New Dominican Republic law enables citizenship for many but excludes more, groups warn

Human rights groups say a new law in the Dominican Republic creating a path to citizenship for the descendants of tens of thousands of migrants who came from neighboring Haiti fails to address the plight of many more people.

Activists warned on Thursday that loopholes mean most people born in the Dominican Republic to migrants will remain essentially stateless.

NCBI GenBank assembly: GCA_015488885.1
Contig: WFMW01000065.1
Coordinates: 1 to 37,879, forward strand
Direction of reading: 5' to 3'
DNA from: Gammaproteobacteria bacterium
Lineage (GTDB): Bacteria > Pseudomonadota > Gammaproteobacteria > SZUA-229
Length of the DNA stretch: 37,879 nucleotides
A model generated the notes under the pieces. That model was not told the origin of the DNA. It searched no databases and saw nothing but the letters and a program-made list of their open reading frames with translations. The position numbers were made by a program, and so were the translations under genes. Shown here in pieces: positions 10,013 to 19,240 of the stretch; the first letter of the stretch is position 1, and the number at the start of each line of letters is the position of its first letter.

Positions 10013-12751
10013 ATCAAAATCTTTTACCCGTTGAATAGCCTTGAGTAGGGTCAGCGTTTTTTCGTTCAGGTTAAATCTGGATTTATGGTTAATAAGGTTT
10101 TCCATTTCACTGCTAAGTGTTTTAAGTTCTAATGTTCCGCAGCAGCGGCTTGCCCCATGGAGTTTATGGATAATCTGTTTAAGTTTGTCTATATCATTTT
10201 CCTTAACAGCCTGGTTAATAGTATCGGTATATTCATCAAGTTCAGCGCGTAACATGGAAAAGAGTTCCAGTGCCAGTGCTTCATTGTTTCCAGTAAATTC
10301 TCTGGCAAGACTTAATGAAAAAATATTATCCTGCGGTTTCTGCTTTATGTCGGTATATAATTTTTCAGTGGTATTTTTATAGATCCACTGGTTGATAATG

Senators gave final legislative approval late Wednesday to the legislation, which was introduced after a Dominican court ruling that authorized the government to strip the citizenship of residents born to migrants living illegally in the Dominican Republic.

Santiago Canton of the U.S.-based Robert F. Kennedy Center for Justice and Human Rights says the law will benefit only about 20,000 people while activists estimate 200,000 people were affected by the court ruling.